Early studies suggested that FGF-4 was overexpressed in different germ cell tumors [71, 72]. Strohmeyer et al. found significant association between FGF-4 and tumor stage in non-seminomas, that is, some local tumors, tumors with nodal or distant metastasis showing an overexpression of FGF-4 [71]. Another immunohistochemical study on primary testicular germ cell tumors showed predominant expression of FGF-4, FGF-8, and FGFR1 in non-seminomatous and highly proliferative components of the tumors. These results suggest that FGF-4 and FGF-8 are both involved in testicular cancer [70].

The patients with seminoma or nonseminoma showed a significant elevation of FGF-2 either at the serum level and/or in the tumor tissue expression. Analyzing human teratocarcinoma cells in vitro also showed that low concentrations of FGF-2 stimulated their proliferation, whereas higher concentrations induced cell migration [73]. Other studies with other kinds of tumors showed that there was an autocrine FGF-2 activation loop to control ERK1/2 activation and then FGF2 downregulates E-cadherin expression to induce cell invasion through activation of PI3K/AKT/mTOR and MAPK/ERK signaling [74, 75].

Beside the directly regulating mitosis and migration of tumor cells, FGFs also showed the lymphangiogenic and angiogenic effects. FGF-2 stimulated proliferation and migration of lymphatic and vascular endothelial cells, which is associated with AKT/mTOR/p70(S6 kinase) and MAPK/ERK pathway activation and intracellular Ras-JNK signaling down-regulation [7678].

Even though there is no direct evidence to prove that FGFs affect testicular tumor metastasis through regulating MMPs, a few researches have showed the connection between FGF family and MMP members. For example, FGF-1 initiated the endothelial cell migration through activating MMP-1 to facilitate angiogenesis [79]. FGF-1 also induces MMP-9 expression in breast cancer cells to accelerate tumor invasion and metastasis [80]. These studies suggested that mTOR and MAPK/ERK pathways and MMP members may all involve in directly regulating FGFs on testicular tumor, which needs further studies to be proved.

8. FGFs Potential Therapy in Clinics

Because FGFs are involved in the complex signaling network in both normal and malignant testis tissues, they represent potential diagnostic markers and/or targets for therapy of testicular sterility and cancer. FGF-2 was elevated in the tissue and serum of patients with testicular cancer, including the seminomatous as well as nonseminomatous tumors. Therefore, FGF-2 may represent a promising new diagnostic marker for testicular cancer with high sensitivity [81].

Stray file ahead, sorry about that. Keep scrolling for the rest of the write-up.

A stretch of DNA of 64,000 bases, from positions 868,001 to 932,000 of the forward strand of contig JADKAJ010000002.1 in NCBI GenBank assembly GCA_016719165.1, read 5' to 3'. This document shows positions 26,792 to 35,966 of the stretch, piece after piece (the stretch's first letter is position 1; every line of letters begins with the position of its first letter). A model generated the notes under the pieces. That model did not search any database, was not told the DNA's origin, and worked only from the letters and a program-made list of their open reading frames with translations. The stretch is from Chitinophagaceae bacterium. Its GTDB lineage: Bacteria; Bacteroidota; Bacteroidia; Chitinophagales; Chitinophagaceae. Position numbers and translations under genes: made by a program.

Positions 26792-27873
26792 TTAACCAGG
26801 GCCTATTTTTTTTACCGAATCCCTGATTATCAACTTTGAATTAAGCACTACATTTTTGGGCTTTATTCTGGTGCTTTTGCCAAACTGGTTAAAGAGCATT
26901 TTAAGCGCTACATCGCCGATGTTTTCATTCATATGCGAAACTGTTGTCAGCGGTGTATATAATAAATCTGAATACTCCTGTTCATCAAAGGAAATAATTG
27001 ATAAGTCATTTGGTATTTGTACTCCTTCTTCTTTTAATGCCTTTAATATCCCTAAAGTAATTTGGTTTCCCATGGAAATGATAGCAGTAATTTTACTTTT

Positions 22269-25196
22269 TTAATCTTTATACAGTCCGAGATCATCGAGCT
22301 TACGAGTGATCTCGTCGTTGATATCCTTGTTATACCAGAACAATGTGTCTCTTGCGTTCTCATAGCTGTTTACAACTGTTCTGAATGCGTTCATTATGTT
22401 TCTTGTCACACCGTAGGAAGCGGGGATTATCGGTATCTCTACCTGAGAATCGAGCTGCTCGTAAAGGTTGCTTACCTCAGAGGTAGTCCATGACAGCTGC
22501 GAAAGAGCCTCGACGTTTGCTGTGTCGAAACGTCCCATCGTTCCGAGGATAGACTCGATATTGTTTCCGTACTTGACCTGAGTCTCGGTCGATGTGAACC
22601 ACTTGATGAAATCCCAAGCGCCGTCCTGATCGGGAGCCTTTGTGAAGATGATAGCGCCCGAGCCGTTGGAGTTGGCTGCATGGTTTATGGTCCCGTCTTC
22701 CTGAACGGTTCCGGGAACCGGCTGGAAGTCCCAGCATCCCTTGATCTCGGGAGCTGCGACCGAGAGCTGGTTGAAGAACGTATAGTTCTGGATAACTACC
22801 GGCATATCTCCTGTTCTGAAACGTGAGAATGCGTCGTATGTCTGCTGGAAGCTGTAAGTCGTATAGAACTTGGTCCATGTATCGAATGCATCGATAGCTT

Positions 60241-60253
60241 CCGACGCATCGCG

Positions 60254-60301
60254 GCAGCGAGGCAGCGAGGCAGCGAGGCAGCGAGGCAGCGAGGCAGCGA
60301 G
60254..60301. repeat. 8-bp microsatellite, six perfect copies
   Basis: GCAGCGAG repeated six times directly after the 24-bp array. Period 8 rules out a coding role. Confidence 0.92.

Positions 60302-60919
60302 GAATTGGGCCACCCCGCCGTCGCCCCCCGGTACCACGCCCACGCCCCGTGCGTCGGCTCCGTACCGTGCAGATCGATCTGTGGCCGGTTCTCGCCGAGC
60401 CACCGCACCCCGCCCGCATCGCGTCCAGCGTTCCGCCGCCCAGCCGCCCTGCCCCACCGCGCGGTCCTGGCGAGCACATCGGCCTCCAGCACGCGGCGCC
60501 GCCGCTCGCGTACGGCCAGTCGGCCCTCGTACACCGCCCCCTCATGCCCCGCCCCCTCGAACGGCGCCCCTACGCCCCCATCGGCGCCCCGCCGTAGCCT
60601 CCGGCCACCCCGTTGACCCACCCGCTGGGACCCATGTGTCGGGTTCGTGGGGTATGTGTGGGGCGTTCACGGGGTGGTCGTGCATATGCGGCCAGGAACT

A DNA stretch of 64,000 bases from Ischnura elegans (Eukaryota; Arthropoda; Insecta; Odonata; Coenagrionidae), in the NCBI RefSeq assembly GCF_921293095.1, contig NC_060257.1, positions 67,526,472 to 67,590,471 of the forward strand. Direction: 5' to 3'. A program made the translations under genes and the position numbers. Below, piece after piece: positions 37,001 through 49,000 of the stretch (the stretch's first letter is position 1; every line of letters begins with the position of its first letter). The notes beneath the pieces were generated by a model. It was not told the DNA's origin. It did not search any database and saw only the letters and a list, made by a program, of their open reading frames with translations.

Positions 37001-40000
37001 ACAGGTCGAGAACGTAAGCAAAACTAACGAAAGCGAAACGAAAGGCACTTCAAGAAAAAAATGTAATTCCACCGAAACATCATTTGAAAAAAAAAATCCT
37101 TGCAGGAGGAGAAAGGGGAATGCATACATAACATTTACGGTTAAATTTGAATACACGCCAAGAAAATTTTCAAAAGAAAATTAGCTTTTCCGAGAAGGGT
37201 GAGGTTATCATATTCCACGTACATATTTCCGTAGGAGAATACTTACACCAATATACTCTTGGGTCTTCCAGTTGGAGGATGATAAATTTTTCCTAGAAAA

Meanwhile, FGFs, as proangiogenic cytokines, may facilitate angiogenesis to promote cancer development through binding with their receptors, FGFR1-4. Correspondingly, a few drugs targeting the FGF ligand-FGF receptor interaction are promising for the treatment of cancer, including testicular cancer. FGFR directed therapeutics are subcategorized as either selective FGFR inhibitors or multitargeted tyrosine kinase inhibitors [82]. For example, Brivanib is an oral and potent nonselective inhibitor of FGF/VEGF and now has been used in the late-phase clinical trials [83].

On the other hand, the neovascularization function of FGFs will provide effective therapy to ischemia disease. For example, utilization of sustained release system of FGF-2 has shown sufficient neovascularization in diabetic limb ischemia. The method may provide a more effective therapeutic angiogenesis in patients with diabetes. Clinical trial of therapeutic angiogenesis for severe hindlimb ischemia has already started [84]. Supplements of FGFs have a potential benefit in protecting testicular ischemia-reperfusion injury [85].

9. Summary

FGF signaling is critical for a broad range of determining and regulating functions including development, angiogenesis, hematopoiesis, cell proliferation, differentiation, and migration in some cells and organs. Numerous studies have focused on the expression and roles of FGFs in testis. FGFs are involved in the regulation of testicular development and maintaining germ cells functions in the normal and pathogenic conditions. FGFs promote testicular tumor development and metastasis. However, the underlying mechanism of FGFs roles in testis is not very clear and is required to be clarified. Understanding the role and mechanism of FGFs is the foundation in the discovery of treatments in testicular cancer, infertility, and diabetic complications.

Acknowledgments

This study was supported in part by grants from National Science Foundation of China for Young Scientist (81201218, to Ying Xin), Jinlin Provincial Science & Technology Foundation (20110465, to Ying Xin; 20130522038JH, to Xin Jiang), and Zhejiang Provincial Natural Science Foundation (R2090550, to Yi Tan & Chi Zhang) and the fund from the Development and Reform Commission of Jilin Province (2010019-1, to Yaqin Qu).